Biomarkers Improve Clinical Outcome Predictors of Mortality Following Non-Penetrating Severe Traumatic Brain Injury
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This study assessed whether early levels of biomarkers measured in CSF within 24-h of severe TBI would improve the clinical prediction of 6-months mortality.
This prospective study conducted at two Level 1 Trauma Centers enrolled adults with severe TBI (GCS ≤8) requiring a ventriculostomy as well as control subjects. Ventricular CSF was sampled within 24-h of injury and analyzed for seven candidate biomarkers (UCH-L1, MAP-2, SBDP150, SBDP145, SBDP120, MBP, and S100B). The International Mission on Prognosis and Analysis of Clinical Trials in TBI (IMPACT) scores (Core, Extended, and Lab) were calculated for each patient to determine risk of 6-months mortality. The IMPACT models and biomarkers were assessed alone and in combination.
There were 152 patients enrolled, 131 TBI patients and 21 control patients. Thirty six (27 %) patients did not survive to 6 months. Biomarkers were all significantly elevated in TBI versus controls (p < 0.001). Peak levels of UCH-L1, SBDP145, MAP-2, and MBP were significantly higher in non-survivors (p < 0.05). Of the seven biomarkers measured at 12-h post-injury MAP-2 (p = 0.004), UCH-L1 (p = 0.024), and MBP (p = 0.037) had significant unadjusted hazard ratios. Of the seven biomarkers measured at the earliest time within 24-h, MAP-2 (p = 0.002), UCH-L1 (p = 0.016), MBP (p = 0.021), and SBDP145 (0.029) had the most significant elevations. When the IMPACT Extended Model was combined with the biomarkers, MAP-2 contributed most significantly to the survival models with sensitivities of 97–100 %.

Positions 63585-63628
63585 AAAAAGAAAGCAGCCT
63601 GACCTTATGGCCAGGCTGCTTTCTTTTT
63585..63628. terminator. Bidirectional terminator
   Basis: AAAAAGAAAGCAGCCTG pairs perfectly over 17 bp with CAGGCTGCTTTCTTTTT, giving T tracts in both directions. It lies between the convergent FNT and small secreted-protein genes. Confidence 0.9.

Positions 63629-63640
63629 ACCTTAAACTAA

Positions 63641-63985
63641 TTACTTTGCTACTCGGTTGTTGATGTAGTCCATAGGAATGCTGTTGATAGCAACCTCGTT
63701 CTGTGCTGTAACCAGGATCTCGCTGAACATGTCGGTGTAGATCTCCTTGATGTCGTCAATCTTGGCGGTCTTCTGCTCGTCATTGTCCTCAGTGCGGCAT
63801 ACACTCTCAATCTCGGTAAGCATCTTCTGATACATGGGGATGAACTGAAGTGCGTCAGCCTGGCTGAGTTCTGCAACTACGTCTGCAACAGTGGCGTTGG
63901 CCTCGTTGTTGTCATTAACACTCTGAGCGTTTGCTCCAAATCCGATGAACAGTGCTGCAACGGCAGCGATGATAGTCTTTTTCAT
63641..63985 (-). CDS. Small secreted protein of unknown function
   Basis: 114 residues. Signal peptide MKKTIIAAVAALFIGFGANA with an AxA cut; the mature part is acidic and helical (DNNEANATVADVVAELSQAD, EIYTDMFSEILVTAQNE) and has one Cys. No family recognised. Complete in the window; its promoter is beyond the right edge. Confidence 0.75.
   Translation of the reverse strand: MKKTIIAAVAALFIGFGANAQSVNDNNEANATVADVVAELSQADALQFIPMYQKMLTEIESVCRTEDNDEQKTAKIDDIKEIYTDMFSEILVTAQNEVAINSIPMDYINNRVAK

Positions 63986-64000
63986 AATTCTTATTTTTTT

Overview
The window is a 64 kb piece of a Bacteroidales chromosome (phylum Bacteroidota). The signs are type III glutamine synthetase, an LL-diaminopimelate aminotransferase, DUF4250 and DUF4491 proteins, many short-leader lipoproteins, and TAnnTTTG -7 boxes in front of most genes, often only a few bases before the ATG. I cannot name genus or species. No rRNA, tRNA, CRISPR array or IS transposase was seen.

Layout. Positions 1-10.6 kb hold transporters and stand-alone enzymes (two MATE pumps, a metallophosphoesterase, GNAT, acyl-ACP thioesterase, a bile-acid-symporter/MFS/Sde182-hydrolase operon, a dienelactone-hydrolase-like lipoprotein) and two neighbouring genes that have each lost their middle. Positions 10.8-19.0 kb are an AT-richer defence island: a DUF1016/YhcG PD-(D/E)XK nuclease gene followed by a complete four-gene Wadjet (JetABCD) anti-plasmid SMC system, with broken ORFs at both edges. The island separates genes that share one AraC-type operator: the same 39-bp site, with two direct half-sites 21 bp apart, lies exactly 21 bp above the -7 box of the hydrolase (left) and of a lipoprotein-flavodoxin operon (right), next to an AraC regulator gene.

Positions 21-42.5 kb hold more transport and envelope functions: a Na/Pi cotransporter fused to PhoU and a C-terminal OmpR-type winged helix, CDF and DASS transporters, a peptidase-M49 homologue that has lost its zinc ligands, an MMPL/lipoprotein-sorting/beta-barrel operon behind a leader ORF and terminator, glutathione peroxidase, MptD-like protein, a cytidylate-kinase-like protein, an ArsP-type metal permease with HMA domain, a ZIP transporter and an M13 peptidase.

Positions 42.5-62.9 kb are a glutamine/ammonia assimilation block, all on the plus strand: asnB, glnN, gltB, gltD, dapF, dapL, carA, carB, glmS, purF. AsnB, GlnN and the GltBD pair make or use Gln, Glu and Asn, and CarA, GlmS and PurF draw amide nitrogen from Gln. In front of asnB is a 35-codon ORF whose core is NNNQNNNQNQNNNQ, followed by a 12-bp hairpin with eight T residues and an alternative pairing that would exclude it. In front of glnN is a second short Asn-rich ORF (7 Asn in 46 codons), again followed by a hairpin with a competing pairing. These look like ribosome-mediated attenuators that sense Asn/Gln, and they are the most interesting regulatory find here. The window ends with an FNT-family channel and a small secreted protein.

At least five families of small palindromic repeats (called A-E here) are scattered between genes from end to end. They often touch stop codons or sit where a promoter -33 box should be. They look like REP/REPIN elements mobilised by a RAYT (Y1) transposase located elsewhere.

These data suggest that early levels of MAP-2 in combination with clinical data provide enhanced prognostic capabilities for mortality at 6 months.
KeywordsBiomarkers Severe traumatic brain injury Mortality Microtubual associated protein (MAP-2) S100B Alpha-spectrin breakdown products (SBDPs) Ubiquitin C-terminal hydrolase (UCH-L1)
Conflict of interest
Drs. Gabrielli, Hannay, Heaton, Robertson, Robicsek, and Schmalfuss have no competing financial interests.
This study was funded by NIH RO1 NS052831 “Biochemical Markers of Severe Traumatic Brain Injury”. Drs. Brophy and Papa are consultants of Banyan Biomarkers, Inc. but receive no stocks or royalties from the company and will not benefit financially from this publication. Dr. Hayes and Wang own stock, receive royalties from Banyan Biomarkers Inc., and as such may benefit financially as a result of the outcomes of this research or work reported in this publication.
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